I recently posted a review of TrialPad 4 on Mobile4Law.com. If you are thinking of purchasing it, check out my thoughts: http://mobile4law.com/thoughts-on-trialpad-4-initial-review/
Lit Software is planning on officially introducing TrialPad 4.0 at the ABA TechShow in Chicago tomorrow, but since this upgrade will not be available for free for existing users, they have made it available at a special price of $49.99 for a pre-launch sale until March 28th, 2014. Beginning March 29th, TrialPad will return to its usual price of $89.99.
The new version of TrialPad has been totally redesigned for iOS 7 with a more intuitive interface that is easier to use. It has been optimized to take advantage of the new processor in the iPad Air and iPad Mini with Retina, and has improved memory optimization for all. Navigation has been improved, and evidence reports are now created within the case.
New features include a powerful search tool, thumbnail previews of evidence, customizable exhibit stickers, admitted label to track documents during trial, and new sorting options. Overall this is a big release for Lit Software and the reason that the upgrade is not free for existing users.
I have never been a big fan of TrialPad, but for litigators using the iPad in the Courtroom, this is currently the go to app. If you have been wanting to try out TrialPad, I recommend doing so now at the special introductory price of $49.99. I have downloaded and will give more thoughts after I have had a chance to use it.
TranscriptPad is also on sale for $49.99 until March 28th. TranscriptPad also is normally $89.99. It has not received the same massive upgrade recently, but Lit Software promises exciting new features and improvements that will be available as free updates over the next few months. If you have been wanting to try out TranscriptPad, her is your chance at a very special price. (TranscriptPad will work only with ASCII in TXT format transcripts. It cannot read or use Word documents or PDFs.)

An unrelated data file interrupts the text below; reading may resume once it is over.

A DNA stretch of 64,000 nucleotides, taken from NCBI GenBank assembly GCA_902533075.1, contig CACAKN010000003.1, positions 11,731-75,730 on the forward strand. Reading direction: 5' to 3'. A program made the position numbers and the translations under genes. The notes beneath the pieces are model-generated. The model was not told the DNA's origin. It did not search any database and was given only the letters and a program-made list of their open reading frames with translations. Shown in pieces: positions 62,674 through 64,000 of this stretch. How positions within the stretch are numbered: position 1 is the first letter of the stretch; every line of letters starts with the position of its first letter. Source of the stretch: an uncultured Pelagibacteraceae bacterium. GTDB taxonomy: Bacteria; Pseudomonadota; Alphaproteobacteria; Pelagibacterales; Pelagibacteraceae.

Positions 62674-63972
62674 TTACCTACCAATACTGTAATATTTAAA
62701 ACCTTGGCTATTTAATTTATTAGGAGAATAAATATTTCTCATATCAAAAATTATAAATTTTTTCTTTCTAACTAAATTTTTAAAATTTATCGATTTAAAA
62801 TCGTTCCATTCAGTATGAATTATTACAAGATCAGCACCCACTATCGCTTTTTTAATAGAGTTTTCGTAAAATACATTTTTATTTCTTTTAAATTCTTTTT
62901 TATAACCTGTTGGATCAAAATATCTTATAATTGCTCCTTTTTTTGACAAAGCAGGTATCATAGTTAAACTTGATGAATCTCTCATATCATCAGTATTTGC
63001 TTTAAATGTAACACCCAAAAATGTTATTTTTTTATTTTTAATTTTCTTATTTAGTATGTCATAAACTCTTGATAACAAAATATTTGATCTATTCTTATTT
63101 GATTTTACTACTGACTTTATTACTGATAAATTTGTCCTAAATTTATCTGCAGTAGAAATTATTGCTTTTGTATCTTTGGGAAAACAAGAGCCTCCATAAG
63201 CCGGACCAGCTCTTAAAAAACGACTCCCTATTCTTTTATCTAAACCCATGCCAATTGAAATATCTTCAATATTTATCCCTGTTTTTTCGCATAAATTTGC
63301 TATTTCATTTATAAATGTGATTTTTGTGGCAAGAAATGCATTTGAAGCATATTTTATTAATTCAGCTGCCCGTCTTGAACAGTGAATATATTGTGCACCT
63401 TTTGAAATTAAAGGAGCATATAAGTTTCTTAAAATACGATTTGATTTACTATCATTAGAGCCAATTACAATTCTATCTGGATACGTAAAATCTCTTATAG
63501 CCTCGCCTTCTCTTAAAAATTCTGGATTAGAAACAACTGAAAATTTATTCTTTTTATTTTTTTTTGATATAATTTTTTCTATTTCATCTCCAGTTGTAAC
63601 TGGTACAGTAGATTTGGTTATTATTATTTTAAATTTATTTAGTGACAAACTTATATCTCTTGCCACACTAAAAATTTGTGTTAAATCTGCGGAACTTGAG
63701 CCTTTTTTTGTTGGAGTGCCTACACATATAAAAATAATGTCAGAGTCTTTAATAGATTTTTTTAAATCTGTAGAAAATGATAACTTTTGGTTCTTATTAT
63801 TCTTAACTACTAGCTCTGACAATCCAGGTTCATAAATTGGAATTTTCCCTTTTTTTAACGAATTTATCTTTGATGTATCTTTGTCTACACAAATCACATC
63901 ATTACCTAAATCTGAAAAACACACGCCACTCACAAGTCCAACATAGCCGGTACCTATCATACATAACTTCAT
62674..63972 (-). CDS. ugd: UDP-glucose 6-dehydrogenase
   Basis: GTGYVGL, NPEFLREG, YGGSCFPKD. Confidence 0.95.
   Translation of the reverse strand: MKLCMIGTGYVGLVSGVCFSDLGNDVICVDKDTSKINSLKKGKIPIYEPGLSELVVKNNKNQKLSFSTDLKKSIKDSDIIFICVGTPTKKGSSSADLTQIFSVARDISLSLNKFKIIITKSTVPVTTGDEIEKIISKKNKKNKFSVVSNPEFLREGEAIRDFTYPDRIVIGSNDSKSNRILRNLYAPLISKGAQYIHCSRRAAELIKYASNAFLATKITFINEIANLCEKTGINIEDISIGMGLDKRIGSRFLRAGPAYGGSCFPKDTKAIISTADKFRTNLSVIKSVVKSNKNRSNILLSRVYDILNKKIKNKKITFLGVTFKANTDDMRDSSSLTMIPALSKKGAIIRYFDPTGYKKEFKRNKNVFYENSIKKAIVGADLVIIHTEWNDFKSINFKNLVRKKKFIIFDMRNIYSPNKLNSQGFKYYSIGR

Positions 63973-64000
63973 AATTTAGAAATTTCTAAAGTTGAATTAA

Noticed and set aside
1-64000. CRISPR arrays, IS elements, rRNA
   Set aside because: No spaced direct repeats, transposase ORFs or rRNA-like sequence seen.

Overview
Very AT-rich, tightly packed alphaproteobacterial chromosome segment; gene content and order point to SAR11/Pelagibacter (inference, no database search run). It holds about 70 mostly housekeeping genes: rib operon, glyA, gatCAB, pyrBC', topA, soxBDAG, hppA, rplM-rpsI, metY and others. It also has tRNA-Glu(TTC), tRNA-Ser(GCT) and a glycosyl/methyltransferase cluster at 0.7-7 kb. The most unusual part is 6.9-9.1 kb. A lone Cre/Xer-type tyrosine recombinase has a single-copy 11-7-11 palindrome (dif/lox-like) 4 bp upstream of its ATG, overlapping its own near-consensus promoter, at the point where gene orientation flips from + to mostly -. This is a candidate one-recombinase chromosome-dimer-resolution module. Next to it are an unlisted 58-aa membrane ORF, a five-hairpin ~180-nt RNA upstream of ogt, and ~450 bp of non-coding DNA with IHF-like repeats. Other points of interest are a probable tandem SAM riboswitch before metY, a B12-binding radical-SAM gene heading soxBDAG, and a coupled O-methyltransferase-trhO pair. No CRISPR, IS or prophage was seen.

I will be at the ABA TechShow this week and I expect to more information on both of these products.
The University of Wisconsin Law Library has a great resource with a list of Apps for Attorneys, Law Faculty and Law Staff. The “Subject Guide” is divided by category for the type of app you are looking for. It can be a little confusing to navigate, but there are red tabs across the top with the category names. Just click the category to see the suggested apps. Each category includes a list of apps with a brief description of the app and a link to purchase it in the Apple App Store.
If you have a new iPad and you are unsure of the apps that are available that could assist in your practice, this is a great resource to start with. Also be sure to check out my list of essential iPad apps.
If you have an iPhone 5s, you are lucky enough to be able to use your fingerprint to unlock your phone. Unfortunately, if you have trained multiple fingers for use with the TouchID, it is sometimes difficult to manage your fingerprints. iMore has a great article that explains that you can label your fingerprints that you have trained for TouchID. I have to admit that I was unaware of the ability to label your fingerprints, and find this undocumented feature very helpful.